Show Report

Show Report: Coach S/S 17 Menswear

by Lou Stoppard on 12 June 2016

Lou Stoppard reports on Stuart Vevers' Coach S/S 17 menswear show.

Lou Stoppard reports on Stuart Vevers' Coach S/S 17 menswear show.

It was hard to watch the Coach show in light of recent events. Stuart Vevers loves America. He sees it through a movie-mad Brit's eyes, playing tribute to the ubiquitous symbols and emblems that litter tourist meccas. It's a heady, colourful, deliberately clichéd version of Americana and the American dream. This season he talked of 'celebrating youth and the bravery and boldness of those who challenge conventions, preconceptions and the status quo.' His bold boys in their painted leathers, fringed jackets and studded separates appeared as the world mourned the loss of 49 revellers, shot in Orlando while in a popular LGBTQ venue. It's a horrific reminder of how the inclusivity and fearlessness that Vevers, and so many others in fashion, celebrate and reference remains under attack - threatened and abhorred by both rogue individuals and organised groups.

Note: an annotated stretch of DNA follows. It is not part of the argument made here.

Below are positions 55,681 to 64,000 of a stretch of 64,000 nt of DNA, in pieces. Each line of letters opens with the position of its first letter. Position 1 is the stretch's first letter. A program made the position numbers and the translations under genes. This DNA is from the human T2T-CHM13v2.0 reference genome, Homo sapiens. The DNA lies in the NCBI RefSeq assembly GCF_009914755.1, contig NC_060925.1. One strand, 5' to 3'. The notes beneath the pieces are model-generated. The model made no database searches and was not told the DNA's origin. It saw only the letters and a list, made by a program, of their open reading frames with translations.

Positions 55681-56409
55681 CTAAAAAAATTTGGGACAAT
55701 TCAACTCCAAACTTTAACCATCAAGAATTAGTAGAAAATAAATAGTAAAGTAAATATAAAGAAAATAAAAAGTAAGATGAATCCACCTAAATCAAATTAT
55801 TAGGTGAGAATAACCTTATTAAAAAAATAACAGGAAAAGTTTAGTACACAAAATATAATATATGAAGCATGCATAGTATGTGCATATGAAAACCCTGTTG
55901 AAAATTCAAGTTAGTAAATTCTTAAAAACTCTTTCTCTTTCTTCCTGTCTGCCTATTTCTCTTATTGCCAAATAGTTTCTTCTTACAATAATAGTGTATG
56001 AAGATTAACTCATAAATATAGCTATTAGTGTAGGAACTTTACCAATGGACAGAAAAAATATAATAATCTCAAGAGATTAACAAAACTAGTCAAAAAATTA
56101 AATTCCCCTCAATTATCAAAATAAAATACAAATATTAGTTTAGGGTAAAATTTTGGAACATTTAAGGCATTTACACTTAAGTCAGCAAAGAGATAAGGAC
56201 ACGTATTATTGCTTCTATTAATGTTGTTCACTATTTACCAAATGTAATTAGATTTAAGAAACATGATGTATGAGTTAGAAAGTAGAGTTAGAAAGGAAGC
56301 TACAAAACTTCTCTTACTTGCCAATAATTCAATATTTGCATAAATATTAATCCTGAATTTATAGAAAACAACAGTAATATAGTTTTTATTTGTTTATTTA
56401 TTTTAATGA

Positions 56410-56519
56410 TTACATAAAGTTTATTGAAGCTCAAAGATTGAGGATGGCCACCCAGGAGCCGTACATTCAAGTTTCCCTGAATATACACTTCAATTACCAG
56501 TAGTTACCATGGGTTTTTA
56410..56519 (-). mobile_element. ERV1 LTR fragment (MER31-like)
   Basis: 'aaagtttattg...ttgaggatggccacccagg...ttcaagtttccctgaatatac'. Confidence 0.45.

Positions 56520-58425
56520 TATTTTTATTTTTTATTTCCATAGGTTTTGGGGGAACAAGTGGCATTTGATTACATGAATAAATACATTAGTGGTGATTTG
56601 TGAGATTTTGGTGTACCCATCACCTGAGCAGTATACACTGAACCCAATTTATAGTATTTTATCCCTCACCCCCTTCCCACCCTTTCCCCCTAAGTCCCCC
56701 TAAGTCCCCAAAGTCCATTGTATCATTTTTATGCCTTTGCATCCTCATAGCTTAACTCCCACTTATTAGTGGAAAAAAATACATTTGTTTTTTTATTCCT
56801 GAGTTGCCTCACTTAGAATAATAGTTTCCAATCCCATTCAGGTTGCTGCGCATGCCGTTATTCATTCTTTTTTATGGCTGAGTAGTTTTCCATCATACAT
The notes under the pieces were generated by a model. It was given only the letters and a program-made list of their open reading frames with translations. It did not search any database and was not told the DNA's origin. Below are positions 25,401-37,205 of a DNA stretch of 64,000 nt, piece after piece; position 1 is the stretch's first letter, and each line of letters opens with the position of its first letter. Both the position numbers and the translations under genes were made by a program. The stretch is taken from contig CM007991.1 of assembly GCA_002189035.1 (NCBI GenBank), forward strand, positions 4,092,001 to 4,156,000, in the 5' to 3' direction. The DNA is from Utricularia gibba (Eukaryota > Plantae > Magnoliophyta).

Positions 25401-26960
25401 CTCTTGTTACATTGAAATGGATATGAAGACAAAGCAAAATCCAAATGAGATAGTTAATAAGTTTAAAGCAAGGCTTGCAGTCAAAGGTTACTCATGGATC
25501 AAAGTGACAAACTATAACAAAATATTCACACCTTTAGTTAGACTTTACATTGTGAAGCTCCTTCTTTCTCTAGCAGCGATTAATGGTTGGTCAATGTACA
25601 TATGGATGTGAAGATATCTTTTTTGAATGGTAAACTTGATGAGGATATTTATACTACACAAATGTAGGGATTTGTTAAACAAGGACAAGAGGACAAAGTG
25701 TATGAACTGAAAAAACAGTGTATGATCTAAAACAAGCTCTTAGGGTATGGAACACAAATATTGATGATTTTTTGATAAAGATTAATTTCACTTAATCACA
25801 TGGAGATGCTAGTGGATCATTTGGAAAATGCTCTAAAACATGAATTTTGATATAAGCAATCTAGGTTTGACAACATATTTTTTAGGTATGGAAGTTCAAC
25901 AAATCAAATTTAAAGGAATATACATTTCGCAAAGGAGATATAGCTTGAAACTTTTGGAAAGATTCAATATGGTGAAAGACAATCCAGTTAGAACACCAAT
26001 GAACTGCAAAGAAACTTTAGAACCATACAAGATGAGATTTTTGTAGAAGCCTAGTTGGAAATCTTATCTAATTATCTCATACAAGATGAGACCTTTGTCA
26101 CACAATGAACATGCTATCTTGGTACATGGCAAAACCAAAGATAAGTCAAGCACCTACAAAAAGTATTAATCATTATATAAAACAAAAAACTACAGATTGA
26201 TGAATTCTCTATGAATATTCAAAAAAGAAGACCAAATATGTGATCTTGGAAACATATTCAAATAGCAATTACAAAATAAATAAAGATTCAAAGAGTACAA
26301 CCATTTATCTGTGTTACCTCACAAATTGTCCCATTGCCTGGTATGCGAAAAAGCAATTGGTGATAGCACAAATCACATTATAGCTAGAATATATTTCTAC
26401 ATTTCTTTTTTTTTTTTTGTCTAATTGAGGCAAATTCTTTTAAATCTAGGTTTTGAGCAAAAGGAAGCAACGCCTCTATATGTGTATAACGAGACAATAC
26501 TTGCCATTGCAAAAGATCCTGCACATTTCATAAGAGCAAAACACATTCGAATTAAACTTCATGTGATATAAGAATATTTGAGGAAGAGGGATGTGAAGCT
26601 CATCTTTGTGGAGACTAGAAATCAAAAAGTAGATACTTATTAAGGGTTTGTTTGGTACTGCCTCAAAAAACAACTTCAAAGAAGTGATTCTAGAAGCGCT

It's hard to write politically during fashion week - it feels like too frivolous of a setting. But recently it's been striking to see the power that fashion can have and the statements that clothes can make. It's easy to be nostalgic and point to how rapid, vapid and commercial the 'system' and so many collections are, or the firm grip that big brands and advertisers have over the critical and aesthetic freedom of those within the industry, and long for the freedom of the eighties and nineties or the presence of mavericks like the punks or club kids, but fashion needs a pat on the back sometimes. The conversations of gender fluidity and the spotlight on amazing, empowered trans figures that has spread across culture were pushed forward by fashion. Designers do have power in who they cast, the voices they champion and the agendas they promote - they can be as engaged or as oblivious as they like. Coach is a mega brand, with a turnover of billions, they need to keep supporting the rebels, outsiders and self-titled weirdos. Sure, critics can argue they're simply mining those groupings for their aesthetics then selling it back at a high price - those jackets and bags won't come cheap. But that's fashion. That's business. It's the social and cultural impact, not the profits, that need to be considered - Coach can educate and raise awareness through the aesthetics they promote. Vevers' love for the underdog and dreamer is important, and felt especially touching.



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